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Discussion in 'HortForum' started by sharan, Apr 5, 2010.
hiya guys, will periwinkle grow over rocks?
Periwinkle will grow long stems, adorn with it's glossy leaves and bright eyes blue flowers, that will trial over the rock easily.
If planted in and around and at the base of the rocks, even between the rocks, then let them take off, soon the rocks will almost be unseen.
I have periwinkle and not because I planted it. I am trying to get rid of it Lol.
I find that the roots are everywhere in the adjacent garden, even where the periwinkle isn't rooted!
Once established, I find that Periwinkle is hard to get rid of.
Yes. Over rocks, over small shrubs, trees and ferns etc!
I have just spent this morning trying to rescue our small smothered plants from this very pretty creeper.
ok that may be an option for me then to cover the whole area, but then again i dont want it to be problematic in the future if someone else owns the home in years to come
That's nice of you to consider the implications of your gardening choices upon others who may someday live there.
One thing to consider is that periwinkle, though hardy and aggressive, does depend on a good supply of sunlight to thrive. If you are also planting trees and large shrubs, they will (in time) cast shade on the periwinkle, which will dampen its vigor and allow other, more less rampant specimens to compete.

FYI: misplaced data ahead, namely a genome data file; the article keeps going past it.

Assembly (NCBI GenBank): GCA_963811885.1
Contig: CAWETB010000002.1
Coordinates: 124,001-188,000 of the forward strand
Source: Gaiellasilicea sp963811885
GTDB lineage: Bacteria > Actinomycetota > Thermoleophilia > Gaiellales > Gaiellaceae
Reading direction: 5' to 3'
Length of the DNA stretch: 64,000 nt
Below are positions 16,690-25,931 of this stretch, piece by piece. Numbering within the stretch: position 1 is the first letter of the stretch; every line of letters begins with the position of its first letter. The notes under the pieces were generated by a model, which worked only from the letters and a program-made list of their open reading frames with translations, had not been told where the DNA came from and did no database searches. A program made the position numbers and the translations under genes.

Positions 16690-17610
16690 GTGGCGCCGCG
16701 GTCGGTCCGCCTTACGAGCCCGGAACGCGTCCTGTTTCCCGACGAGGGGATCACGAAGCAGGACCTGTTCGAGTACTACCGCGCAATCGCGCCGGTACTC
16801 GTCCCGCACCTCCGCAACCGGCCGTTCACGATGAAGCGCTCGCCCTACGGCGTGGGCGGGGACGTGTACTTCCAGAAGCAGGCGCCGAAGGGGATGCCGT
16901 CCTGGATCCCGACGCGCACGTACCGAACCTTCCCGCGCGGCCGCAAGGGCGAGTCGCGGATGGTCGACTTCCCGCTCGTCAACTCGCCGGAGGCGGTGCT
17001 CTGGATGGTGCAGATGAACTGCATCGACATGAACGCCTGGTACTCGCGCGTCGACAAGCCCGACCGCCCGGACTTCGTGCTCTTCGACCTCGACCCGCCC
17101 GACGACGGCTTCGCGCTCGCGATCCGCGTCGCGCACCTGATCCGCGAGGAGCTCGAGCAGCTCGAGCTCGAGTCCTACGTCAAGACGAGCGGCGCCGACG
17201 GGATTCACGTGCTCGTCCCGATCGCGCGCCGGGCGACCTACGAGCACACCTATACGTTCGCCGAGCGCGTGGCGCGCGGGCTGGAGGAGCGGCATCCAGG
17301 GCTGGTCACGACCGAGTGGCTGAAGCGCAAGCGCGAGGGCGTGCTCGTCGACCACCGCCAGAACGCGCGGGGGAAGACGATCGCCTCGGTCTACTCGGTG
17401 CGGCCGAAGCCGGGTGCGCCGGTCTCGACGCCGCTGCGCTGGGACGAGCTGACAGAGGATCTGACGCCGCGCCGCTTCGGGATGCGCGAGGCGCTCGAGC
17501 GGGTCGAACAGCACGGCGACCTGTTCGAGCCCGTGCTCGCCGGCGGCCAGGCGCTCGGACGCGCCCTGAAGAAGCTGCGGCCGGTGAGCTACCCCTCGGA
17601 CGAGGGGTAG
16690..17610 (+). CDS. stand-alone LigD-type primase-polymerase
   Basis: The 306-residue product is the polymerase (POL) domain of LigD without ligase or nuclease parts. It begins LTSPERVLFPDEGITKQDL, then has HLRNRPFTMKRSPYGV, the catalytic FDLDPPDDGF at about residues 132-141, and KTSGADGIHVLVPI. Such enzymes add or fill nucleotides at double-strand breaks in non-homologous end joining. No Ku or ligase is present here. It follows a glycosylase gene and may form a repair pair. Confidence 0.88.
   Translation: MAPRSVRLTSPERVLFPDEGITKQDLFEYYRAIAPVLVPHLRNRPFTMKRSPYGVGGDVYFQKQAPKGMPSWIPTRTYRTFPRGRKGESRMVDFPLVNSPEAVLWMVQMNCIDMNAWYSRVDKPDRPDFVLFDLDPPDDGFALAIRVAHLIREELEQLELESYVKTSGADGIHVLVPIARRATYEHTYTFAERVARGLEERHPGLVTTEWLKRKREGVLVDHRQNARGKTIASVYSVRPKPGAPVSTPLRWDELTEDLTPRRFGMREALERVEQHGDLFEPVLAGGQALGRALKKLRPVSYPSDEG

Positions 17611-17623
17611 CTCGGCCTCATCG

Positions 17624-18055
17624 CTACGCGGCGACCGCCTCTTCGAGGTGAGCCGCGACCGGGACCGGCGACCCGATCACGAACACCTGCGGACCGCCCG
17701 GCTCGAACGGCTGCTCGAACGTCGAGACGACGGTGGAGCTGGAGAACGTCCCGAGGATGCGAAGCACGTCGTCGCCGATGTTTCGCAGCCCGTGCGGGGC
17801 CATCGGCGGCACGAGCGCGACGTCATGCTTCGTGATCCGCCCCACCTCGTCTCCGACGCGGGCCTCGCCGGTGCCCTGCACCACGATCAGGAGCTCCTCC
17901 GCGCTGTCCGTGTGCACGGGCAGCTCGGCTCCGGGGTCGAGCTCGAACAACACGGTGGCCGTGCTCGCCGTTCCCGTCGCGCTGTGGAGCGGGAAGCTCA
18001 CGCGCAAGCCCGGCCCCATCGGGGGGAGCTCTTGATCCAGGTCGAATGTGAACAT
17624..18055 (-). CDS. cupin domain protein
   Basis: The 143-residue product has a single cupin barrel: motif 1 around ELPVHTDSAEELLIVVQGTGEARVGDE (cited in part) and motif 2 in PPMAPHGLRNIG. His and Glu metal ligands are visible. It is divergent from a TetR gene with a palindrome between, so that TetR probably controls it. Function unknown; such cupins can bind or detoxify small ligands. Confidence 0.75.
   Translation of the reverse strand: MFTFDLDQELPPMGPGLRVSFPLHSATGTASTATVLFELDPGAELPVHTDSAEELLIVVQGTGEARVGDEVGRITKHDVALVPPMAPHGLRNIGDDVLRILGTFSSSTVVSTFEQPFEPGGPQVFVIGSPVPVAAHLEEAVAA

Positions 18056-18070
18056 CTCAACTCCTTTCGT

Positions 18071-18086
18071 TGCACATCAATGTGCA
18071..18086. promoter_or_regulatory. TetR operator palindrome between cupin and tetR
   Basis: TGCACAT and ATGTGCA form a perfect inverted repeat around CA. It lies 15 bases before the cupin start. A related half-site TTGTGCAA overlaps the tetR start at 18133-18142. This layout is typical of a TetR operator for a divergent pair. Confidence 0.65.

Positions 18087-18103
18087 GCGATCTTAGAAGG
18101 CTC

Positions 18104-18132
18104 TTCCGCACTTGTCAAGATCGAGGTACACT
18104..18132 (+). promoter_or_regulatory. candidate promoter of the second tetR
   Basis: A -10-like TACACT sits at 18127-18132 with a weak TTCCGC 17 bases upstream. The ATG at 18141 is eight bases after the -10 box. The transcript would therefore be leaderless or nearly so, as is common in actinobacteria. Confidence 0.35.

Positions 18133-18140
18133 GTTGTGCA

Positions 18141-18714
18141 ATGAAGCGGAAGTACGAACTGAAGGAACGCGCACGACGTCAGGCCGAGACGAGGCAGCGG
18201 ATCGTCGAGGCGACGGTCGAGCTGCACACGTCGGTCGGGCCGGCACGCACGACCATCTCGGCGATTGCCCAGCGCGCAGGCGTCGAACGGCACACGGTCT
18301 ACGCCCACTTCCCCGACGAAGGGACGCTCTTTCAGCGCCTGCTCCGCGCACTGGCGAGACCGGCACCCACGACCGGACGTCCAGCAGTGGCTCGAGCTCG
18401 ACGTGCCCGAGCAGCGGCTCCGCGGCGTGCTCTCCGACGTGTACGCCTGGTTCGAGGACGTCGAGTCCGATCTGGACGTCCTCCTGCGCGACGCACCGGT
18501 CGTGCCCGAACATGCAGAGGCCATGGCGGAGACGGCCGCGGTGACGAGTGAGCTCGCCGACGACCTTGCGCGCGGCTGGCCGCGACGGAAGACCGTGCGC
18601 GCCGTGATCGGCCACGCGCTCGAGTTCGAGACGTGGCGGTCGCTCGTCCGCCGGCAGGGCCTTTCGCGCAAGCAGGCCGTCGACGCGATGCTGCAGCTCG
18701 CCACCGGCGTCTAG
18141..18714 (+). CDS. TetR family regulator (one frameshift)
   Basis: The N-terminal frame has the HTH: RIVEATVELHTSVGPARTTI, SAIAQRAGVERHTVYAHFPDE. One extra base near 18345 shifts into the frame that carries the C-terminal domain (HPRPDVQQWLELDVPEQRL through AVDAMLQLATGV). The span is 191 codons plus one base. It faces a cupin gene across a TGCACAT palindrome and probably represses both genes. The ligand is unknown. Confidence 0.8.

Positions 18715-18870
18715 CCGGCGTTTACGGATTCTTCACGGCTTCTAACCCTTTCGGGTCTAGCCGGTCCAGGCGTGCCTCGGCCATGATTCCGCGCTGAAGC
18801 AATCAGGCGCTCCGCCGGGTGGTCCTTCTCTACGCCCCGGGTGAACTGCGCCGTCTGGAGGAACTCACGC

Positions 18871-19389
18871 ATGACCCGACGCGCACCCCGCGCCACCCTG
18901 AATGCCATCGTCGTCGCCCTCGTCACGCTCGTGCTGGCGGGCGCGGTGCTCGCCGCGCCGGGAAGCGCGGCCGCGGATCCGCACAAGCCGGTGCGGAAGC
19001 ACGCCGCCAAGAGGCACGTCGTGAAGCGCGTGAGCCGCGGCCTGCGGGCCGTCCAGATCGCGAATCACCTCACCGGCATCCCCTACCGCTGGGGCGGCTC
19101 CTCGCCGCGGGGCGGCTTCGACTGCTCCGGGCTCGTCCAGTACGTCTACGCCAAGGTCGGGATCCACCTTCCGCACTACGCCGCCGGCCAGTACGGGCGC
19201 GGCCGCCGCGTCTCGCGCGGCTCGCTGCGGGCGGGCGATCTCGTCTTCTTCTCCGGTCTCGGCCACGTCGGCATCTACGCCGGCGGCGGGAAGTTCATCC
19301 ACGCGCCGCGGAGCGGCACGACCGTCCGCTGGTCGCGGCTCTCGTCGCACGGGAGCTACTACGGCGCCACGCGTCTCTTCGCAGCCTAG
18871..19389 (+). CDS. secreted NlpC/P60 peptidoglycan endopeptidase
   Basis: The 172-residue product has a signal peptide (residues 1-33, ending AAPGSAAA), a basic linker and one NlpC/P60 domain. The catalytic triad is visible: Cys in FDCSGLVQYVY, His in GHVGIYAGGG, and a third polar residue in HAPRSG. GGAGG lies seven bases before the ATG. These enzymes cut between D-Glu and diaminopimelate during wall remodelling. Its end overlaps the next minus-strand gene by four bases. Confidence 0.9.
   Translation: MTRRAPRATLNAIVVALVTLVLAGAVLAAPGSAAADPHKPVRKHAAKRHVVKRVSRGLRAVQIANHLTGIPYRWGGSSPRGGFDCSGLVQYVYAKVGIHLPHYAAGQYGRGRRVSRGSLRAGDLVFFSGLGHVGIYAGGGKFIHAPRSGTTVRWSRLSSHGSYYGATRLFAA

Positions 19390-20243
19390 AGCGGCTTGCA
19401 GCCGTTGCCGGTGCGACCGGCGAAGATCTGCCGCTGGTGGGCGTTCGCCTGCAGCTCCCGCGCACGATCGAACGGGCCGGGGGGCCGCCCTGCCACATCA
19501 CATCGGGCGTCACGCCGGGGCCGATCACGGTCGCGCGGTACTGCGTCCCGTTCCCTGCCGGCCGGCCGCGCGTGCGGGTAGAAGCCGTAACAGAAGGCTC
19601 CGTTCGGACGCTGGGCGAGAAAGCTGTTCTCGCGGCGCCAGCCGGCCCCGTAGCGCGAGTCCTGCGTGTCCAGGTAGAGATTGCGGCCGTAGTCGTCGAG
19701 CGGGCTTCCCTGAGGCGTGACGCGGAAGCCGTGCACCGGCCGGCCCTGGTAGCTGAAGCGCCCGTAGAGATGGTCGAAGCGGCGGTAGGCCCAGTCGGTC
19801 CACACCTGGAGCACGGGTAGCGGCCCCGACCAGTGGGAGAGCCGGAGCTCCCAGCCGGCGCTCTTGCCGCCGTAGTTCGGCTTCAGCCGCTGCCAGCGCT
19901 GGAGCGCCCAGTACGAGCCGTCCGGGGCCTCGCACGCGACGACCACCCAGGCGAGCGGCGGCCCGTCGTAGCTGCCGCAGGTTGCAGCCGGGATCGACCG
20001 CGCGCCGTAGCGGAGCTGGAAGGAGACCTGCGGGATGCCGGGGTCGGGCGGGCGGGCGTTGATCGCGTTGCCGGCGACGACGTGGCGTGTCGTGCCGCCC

It's also possible (or maybe probable) that a future occupant would be a non-gardener -- most people seem to be. So this person might appreciate a carefree, evergreen ground cover as an alternative to needy lawn grass.
Sorry to disagree kaspian, but ours is growing under the high canopy of trees and a lower shrub cover. It is extremely vigorous, even although in shade for most of the day. However, due to this shade, it does not flower as well as it would in full sun.
Ours too, growing under a canopy of cedar trees.
It gets some early morning sun. Otherwise pretty much shaded.
I find this plant invasive and hard to get rid of as I am finding roots of this palnt everywhere in the gardens coming off the bank that it is currently growing in.
If I were to plant it, which I wouldn't even consider, it would be on the outside perimeter of the property line, if anywhere.
I don't suggest planting in or near a garden area as one may come to regret it in a few years.
That is my own opinion. I imagine it would depend on what else you are planning on putting in around the area and the look that you are striving for.